A kingdom that has ambitions of turning itself into an empire has the obligation of pumping oxygen into its offense than splurging the resources to strengthen its defense.
Indian cricket, now, is at an important juncture. They have two ways ahead of them. Firstly, that they are very much used to and would do no harm to their hegemony in the subcontinent if they decide to travel through it, which will take them to places that they have already been to. Secondly, that is replete with fresh challenges and perilous scenarios but would take them to the helm of world cricket which they have been gravitating for a very long time, satiating their megalomania.
To win Tests, you should be able to pick up all the 10 wickets in both innings. So, India has to decide whether they want to strengthen their defense by solidifying their limited stronghold in world cricket by persisting with strengthening their batting, or whether they want to breathe menace into their offense by pampering their bowling options to capture new territories. They can either consolidate their current position or take a huge risk to expand their boundaries in world cricket.
In the lone Test against Bangladesh, India adopted the strategy of playing 5 specialist bowlers. Even though critics have been forthcoming about India’s need to play an extra bowler to stand a chance of picking up all 20 wickets, former Test captain MS Dhoni persisted with his 4-bowler strategy.
In the Test series against England last year, Dhoni promulgated a proxy 5-bowler strategy by playing a seam bowling all-rounder at the number 7 spot in the form of Stuart Binny. This is the first time after several years, however, that India went all out with 5 specialist bowlers.
Should they continue with this strategy of trying to take the game to the opposition? Or should they worry about their ailing batting lineup in alien conditions? Or do they need to search for a genuine all-round option?
To begin with, India has averaged 40.5 with the bat in Tests at home during the last 5 years while the bowlers have averaged 29.14 per wicket. In 14 of the 20 games, they have managed to pick up all 20 wickets of the opposition, with spinners playing a pivotal role.
Even in the game against Bangladesh, the two specialist spinners for India, Ravichandran Ashwin and Harbhajan Singh, bowled 42.5 overs between them out of the total 65.5 overs. What can be inferred from this is that India have done well at home with both bat and ball even when they have played only 4 specialist bowlers. So, the strategy of playing 5 bowlers would have minimum effect in the outcome of the game.
The numbers, however, provide a stark contrast away from the sub-continent with the Indian bowlers managing to pick up all 20 wickets only in 9 of the 31 Tests in the last 5 years. The average of the bowlers is also scornfully high with every wicket falling for 45.12 runs.
The batting has hit rock bottom too with an average of 28.91. To put it simply, India’s performance overseas has been diametrically opposite to their performance at home. Should they strengthen their batting by playing a specialist at No.6 (with the wicketkeeper batting at No.7) or should they play another specialist bowler to give more options with the ball?
As Virat Kohli said in an interview recently, all you need is for three of the top seven to click to put up a hefty score on the board. If the top order fails then the specialist batsman at No.6 can seldom do anything to prop up the batting. Moreover, even with 7 specialist batsmen (including the wicketkeeper) in the side, their performances with the bat away from home in recent times have been far from satisfactory.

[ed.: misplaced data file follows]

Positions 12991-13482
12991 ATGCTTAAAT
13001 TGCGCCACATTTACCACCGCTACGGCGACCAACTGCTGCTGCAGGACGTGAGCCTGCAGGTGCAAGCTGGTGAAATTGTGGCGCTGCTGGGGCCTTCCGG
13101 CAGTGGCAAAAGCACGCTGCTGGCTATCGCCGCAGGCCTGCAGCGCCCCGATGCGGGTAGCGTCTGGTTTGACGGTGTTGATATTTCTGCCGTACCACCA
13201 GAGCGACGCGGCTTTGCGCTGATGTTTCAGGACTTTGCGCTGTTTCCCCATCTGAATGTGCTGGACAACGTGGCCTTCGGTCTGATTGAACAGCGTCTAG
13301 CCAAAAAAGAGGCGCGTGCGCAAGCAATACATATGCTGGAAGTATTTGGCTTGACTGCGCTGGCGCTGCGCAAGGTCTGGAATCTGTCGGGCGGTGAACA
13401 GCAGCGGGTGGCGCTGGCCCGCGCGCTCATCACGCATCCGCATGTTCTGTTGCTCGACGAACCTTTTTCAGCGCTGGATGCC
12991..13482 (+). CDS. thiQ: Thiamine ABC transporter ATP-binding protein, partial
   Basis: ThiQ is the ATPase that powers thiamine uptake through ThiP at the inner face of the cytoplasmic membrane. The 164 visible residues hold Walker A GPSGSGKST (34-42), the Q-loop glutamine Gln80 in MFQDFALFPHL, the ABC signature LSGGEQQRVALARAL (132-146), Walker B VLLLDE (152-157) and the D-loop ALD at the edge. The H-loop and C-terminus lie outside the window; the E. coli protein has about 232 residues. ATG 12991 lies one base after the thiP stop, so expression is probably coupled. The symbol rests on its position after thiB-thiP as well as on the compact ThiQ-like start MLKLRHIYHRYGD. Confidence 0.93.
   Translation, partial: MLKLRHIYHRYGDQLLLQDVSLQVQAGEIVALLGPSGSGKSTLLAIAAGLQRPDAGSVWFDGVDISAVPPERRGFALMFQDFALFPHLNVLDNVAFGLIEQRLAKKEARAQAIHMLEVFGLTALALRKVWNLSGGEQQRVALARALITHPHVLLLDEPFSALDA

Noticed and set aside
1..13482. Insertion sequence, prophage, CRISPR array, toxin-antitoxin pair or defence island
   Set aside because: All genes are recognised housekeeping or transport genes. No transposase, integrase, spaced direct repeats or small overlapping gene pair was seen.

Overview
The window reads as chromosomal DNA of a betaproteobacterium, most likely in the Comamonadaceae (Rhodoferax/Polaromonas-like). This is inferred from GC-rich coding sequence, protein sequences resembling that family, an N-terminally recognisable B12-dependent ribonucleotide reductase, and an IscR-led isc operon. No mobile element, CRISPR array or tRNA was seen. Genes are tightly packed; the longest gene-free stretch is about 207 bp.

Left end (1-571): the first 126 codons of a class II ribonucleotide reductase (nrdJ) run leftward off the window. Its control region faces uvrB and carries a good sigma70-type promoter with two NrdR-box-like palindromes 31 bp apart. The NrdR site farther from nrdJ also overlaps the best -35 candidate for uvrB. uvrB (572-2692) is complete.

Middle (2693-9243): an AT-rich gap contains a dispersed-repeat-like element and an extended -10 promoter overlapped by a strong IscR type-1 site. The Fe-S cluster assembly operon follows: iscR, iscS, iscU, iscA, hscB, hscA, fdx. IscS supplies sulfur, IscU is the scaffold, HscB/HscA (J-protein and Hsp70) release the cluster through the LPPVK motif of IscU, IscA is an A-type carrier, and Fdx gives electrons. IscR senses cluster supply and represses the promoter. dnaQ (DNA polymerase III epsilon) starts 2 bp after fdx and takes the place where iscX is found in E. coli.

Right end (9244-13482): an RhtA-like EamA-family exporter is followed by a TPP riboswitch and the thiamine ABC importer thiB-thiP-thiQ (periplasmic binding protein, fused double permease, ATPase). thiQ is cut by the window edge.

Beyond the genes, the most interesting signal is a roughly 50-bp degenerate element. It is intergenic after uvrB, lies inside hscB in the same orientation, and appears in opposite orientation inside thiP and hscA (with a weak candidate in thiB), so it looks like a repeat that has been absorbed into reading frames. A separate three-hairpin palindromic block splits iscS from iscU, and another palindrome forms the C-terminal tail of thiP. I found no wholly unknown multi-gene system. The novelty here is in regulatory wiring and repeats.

So, it can be argued that India can play a bowler at the number 7 position instead of playing an extra batsman, who more often than not is not going to help them revive their batting fortunes.
On the flip side, a feasible argument could be that India should play a more competent specialist batsman who is capable of scoring runs overseas at No.6. However, if the top order is going to flounder, whether the extra specialist batsman can add another 100-150 runs batting with the tail is a question that needs to be answered.
Another parameter to look into is whether by strengthening their batting, they are really going to start winning Test matches away from home. As mentioned at the start of this article, this will only help them avoid defeats and draw games.
Would Kohli settle for anything less than a victory? The answer is a definite no, as illustrated by the fact that the robust skipper pushed for a victory in Adelaide last year when defeat seemed inevitable. He is wise to the fact that one needs to risk losing a Test match to win it as the ability to achieve dominance in any sport comes from the quality of being fearless and aggressive.
The safety-first approach has hindered India’s progress in Tests and trying a new strategy is not going to hurt them much as the team has already not tasted much success in Tests outside their abode. I would rather lose trying a new strategy than losing with the strategy that will land you no further than the territory of defeat.
Ashwin can do a good job at No.7
Besides, playing Ashwin at No.7 does not really weaken your batting. In the last 5 years, batsmen at No.7 have scored at an average of 30.19 while Indian batsmen at number 7 have garnered runs at an average of 26.49. Ashwin, in the meantime, boasts of a Test average of 36.03, with only Sarfraz Ahmed, Matt Prior, BJ Watling and Nasir Hossain having an average higher than that of Ashwin at number 7.
Dhoni, who batted at No.7 for the majority of his Test career, had an average of 26.79 at No.7 in the last 5 years. Ravindra Jadeja, the only other batsman who has played a substantial amount of matches at No.7, averages just 15.20.
In 25 Test matches, Ashwin has scored two centuries and four half-centuries and shown the capability to handle himself across all conditions, as illustrated by the fact that the gangly off-spinner has a batting average of 43.35 in India, 35.33 in England and 27.60 in Australia. He has also scored runs at a fairly healthy strike rate of 62.43, which is an important trait for a No.7 batsman.